Ontario to double number of economic immigrants by 2025

In addressing acute labour market shortages, 'immigration is a key part of the solution'

Ontario to double number of economic immigrants by 2025

Still facing labour shortages, Ontario is looking to bring in more than 18,361 immigrants to the province by 2025, up from 9,000 in 2021.

This means the province will have more “skilled immigrants we know are well-placed to succeed and build stronger communities for all of us,” said Monte McNaughton, Minister of Labour, Immigration, Training and Skills Development.

This year, Ontario will be able to nominate 16,500 immigrants, equivalent to 36% of the national allocation of provincial nominees.

Currently, nearly 300,000 jobs in the province are going unfilled daily, according to the government.

More than half of Canadian employers are planning on hiring early this year, despite economic uncertainty and recent layoffs, according to a previous report from Robert Half.

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The increase “will help address labour shortages and ensure businesses find employees with the right skills,” said Rocco Rossi, President and CEO, Ontario Chamber of Commerce.

Labour is the top challenge in the food and beverage processing industry in Ontario, the largest manufacturing sector by employer, says Chris Conway, CEO, Food and Beverage Ontario. The sector employs more than 125,000 people in over 4000 companies.

“The changes announced today to the OINP will permit increased recruitment of foreign workers for good jobs, in addition to contributing to a strong and sustainable workforce for our industry,” he says. “We fully support today's announcement which will help address labour shortages. This is a win for Ontario and our sector."

This will also help the construction industry, said Joe Francavilla, SVP, Menkes Developments.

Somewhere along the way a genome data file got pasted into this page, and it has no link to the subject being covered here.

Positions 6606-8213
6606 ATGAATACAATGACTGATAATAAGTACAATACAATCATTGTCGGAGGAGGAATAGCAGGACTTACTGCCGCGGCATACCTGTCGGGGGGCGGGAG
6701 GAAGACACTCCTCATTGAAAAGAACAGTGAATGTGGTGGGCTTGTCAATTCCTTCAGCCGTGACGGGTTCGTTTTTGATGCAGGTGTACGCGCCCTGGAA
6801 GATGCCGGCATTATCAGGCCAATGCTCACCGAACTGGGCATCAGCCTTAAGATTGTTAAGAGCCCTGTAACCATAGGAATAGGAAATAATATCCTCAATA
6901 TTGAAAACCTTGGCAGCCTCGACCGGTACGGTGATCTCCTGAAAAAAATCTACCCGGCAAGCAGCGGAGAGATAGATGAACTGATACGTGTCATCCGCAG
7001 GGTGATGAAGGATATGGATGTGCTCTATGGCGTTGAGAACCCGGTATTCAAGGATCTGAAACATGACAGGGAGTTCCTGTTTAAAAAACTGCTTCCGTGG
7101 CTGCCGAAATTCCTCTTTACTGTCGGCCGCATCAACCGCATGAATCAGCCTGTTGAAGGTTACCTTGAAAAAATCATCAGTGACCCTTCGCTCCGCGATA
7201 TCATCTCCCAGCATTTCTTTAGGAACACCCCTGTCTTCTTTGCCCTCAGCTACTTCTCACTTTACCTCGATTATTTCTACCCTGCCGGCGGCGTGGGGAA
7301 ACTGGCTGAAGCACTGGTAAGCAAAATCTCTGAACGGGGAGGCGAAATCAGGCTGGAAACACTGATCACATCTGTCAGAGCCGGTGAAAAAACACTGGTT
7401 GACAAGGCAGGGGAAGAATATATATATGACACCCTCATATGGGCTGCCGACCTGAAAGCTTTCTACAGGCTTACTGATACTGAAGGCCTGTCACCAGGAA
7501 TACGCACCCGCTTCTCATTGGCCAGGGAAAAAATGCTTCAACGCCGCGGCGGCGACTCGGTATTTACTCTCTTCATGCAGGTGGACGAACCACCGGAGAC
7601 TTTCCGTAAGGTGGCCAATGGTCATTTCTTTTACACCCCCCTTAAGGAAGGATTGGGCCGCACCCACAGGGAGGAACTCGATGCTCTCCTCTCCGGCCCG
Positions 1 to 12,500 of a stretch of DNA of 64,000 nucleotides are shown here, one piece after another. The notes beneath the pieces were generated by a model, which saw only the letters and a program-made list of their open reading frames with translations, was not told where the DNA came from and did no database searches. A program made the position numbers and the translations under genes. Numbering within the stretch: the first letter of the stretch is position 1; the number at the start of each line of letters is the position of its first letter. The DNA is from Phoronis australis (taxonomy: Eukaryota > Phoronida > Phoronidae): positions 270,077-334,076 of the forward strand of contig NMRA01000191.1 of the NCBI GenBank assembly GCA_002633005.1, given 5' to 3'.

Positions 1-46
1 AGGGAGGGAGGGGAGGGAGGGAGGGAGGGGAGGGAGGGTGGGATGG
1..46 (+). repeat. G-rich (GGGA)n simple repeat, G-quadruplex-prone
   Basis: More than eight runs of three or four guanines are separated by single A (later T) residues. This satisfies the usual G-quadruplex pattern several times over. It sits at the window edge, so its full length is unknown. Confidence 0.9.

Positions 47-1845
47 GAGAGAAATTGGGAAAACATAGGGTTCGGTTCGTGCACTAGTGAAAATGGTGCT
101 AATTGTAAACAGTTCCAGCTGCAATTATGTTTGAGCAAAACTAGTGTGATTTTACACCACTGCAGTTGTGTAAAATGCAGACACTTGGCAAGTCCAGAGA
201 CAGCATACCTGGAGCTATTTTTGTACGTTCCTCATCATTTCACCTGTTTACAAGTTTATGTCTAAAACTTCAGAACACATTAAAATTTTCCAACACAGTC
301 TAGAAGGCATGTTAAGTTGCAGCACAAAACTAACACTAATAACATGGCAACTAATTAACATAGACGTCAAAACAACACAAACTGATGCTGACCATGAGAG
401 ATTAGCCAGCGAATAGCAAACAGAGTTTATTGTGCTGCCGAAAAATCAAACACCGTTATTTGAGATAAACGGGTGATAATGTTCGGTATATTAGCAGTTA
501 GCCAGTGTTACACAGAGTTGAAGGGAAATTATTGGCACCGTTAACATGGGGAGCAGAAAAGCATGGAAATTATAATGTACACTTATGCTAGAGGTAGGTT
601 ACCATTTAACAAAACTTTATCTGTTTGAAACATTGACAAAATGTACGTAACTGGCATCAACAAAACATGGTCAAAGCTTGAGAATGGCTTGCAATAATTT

"Menkes has a been a part of Toronto’s diverse history for 70 years, employing thousands of immigrants and building homes for thousands more. Today’s announcement will build on Menkes foundation of immigration and will further support new immigrants, the residential construction industry and help reach the goal of building 1.5 million new homes."

Recently, Ottawa gave a two-year extension to a temporary rule allowing visitors to apply for a work permit and then work even if they are already in Canada.

‘A key part of the solution'

In April 2021, McNaughton also called on the federal government to double the number of immigrants allowed under the Ontario Immigrant Nominee Program (OINP).

Ontario reached its allocation of 9,750 immigrants through the OINP in 2022, including 3,900 skilled trades workers, 2,200 software and IT workers, and nearly 100 nurses and personal support workers.

In January this year, the Ontario Skilled Trades Alliance (OSTA) urged the federal government to amend its current immigration policies to strengthen the province’s current construction workforce. Premier Doug Ford also made the same plea amid labour shortages last year.

“As we remain focused on addressing the acute labour market shortages and building a strong economy into the future, one thing remains certain: immigration is a key part of the solution,” said Sean Fraser, Federal Minister of Immigration, Refugees and Citizenship. “As Canada’s flagship regional economic immigration program, the Provincial Nominee Program's increasing growth will support the long-term well-being of communities in Ontario.”

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